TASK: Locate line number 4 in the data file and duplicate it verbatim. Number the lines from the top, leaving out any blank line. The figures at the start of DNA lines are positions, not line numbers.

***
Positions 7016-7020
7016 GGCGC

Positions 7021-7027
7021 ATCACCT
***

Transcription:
7021 ATCACCT